BBC journalists attacked and equipment smashed in Russia

MOSCOW—The British Broadcasting Corp. said unidentified men attacked a team of its journalists and destroyed their camera as it was investigating reports of Russian servicemen being killed near the border with Ukraine.

The public-funded broadcaster said its staff were badly beaten by at least three assailants in the southern Russian city of Astrakhan on Tuesday. After four hours of questioning at a local police station afterward, the journalists discovered that their recording equipment, which had been in their vehicle at the police station, had been electronically wiped, the BBC said in a statement.

“The attack on our staff, and the destruction of their equipment and recordings, were clearly part of a coordinated attempt to stop accredited news journalists reporting a legitimate news story,” the BBC said.

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The attack comes amid rising pressure on news media whose reporting has been at odds with the Kremlin’s narrative of events in the region. Before the attack, BBC Moscow Correspondent Steven Rosenberg and two colleagues had interviewed the sister of a Russian serviceman who died in August after telling his family he was being sent to southeastern Ukraine, according to an article written by Mr. Rosenberg and published on the BBC website Thursday.

Moscow says its forces aren’t involved in the conflict between pro-Russia rebels and government forces in eastern Ukraine. But officials in Moscow recently said some Russian volunteers, as well as army personnel on vacation, are fighting there.

Attacks on foreign journalists in Russia are rare, but beatings and killings of local reporters occur more frequently. Russian journalists investigating the presence of Russian soldiers fighting in Ukraine have faced attacks by unknown assailants recently.

Western and Ukrainian officials say Russian army units are fighting in eastern Ukraine. Russian journalists have published several investigations into the claims, which appear to show servicemen were there.

Lev Shlosberg, a local lawmaker and journalist in the western city of Pskov, was badly beaten in August after publishing a story about the funerals of paratroopers from a local regiment who were apparently killed in Ukraine. Television and newspaper reporters who went to the cemetery near Pskov were also attacked by unidentified men.

According to the BBC article on Thursday, as the BBC team was leaving the sister’s village in southern Russia, their car was stopped by traffic police, who checked their trunk and identities, he wrote. After lunching in Astrakhan some 40 miles away, the journalists were confronted and attacked by at least three people.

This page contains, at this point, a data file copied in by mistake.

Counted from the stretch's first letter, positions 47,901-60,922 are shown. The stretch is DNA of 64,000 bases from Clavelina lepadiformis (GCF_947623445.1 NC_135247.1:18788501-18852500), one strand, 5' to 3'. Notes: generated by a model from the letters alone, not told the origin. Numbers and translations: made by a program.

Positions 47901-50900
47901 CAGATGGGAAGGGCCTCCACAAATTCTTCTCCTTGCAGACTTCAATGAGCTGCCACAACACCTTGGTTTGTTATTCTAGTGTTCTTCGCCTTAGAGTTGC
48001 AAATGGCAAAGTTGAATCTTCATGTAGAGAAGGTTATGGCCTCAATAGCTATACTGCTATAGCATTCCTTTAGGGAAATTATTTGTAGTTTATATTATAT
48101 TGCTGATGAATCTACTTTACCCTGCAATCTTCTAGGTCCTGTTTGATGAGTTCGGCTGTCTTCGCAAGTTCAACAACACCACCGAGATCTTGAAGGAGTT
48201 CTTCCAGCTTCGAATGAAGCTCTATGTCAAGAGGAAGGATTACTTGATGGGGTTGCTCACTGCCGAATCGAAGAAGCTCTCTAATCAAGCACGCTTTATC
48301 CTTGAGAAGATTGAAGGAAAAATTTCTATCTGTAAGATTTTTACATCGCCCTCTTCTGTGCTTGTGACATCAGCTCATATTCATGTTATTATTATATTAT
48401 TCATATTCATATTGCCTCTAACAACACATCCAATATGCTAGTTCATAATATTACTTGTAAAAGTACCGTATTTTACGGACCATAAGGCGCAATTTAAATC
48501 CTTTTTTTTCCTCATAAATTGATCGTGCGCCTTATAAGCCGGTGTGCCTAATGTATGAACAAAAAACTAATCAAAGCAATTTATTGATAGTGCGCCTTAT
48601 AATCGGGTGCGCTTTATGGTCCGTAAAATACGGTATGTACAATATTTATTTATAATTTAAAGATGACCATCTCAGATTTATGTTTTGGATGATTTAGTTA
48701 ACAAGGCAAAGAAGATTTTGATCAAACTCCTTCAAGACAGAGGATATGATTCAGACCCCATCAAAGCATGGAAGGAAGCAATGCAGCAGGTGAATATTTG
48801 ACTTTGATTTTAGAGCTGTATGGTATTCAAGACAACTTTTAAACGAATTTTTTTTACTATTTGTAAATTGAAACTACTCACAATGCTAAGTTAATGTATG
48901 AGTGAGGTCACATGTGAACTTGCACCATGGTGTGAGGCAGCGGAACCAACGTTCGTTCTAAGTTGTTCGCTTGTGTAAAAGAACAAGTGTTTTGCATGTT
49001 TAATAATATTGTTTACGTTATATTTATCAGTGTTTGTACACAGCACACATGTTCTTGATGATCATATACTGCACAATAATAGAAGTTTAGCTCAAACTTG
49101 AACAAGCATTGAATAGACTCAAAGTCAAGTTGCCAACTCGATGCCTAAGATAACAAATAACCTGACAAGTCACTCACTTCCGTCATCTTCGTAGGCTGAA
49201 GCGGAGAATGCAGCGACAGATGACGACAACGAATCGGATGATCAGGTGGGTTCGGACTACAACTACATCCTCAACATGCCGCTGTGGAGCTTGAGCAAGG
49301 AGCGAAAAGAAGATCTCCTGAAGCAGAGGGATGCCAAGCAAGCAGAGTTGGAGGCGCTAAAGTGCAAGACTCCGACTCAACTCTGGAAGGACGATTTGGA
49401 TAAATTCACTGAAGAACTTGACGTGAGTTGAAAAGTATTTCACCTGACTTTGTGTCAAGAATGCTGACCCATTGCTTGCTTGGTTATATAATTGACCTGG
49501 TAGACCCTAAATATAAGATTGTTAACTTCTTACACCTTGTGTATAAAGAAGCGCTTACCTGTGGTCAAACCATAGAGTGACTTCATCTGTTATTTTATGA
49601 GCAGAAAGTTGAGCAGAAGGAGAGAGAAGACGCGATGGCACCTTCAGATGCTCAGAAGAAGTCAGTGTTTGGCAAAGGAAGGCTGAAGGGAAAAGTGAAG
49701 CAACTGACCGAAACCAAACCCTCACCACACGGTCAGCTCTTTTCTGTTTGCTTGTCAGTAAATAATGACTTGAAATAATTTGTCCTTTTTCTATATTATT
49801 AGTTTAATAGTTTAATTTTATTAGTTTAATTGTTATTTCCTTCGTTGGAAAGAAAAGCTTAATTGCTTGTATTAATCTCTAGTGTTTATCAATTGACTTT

The assailants knocked the cameraman to the ground and beat him, smashing the camera and taking it away in their car, Mr. Rosenberg wrote. The cameraman suffered a concussion, but all three are now safe and back in Moscow, a BBC spokesman said.

After four hours of questioning at a police station, the journalists discovered that their recording equipment, which was in their vehicle at the police station, had been wiped, the BBC said in a statement.

Russian police said it had opened a criminal case into the incident. Pyotr Rusanov, a spokesman for Astrakhan regional police, said a large police team was searching for the suspects and the camera. “We haven’t managed to detain anyone yet. We’re working on it,” he said by telephone.

The BBC on Thursday submitted a complaint to the Russian Foreign Ministry about the attack, the BBC spokesman said. The Foreign Ministry didn’t have an immediate comment.

The Organization for Security and Cooperation in Europe condemned the attack. The OSCE’s representative on media freedom, Dunja Mijatovic condemned the “growing violence” against journalists in Russia, noting in a statement that it was the latest in a spate of attacks against reporters investigating the conflict in eastern Ukraine.

In a sign that a further wave of pressure on the media could soon hit, the speaker of Russia’s lower house of parliament indicated his support for a draft bill that would ban foreign companies from owning more than a 20% stake in Russian media.

Currently, foreign companies can own no more than 50% of television or radio stations. Foreigners need government permission to buy stakes in TV and radio stations, as well as print publications with circulations of more than one million.

The law, if passed, could affect a number of channels and publications. Vedomosti, a business daily, is co-owned by Finnish media group Sanoma, SAA1V.HE -1.25% the Financial Times Group and Dow Jones & Co., publisher of The Wall Street Journal. CTC Media, which runs several TV channels, is part-owned by Sweden’s Modern Times MTG-B.SK -1.00% Group. German publisher Axel Springer owns Forbes magazine and website in Russia.

“It is international practice, normal practice, for national legislation to protect its market,” Mr. Naryshkin told reporters, Interfax news agency reported. “The aim is clear: to protect national sovereignty.”

Write to James Marson at james.marson@wsj.com

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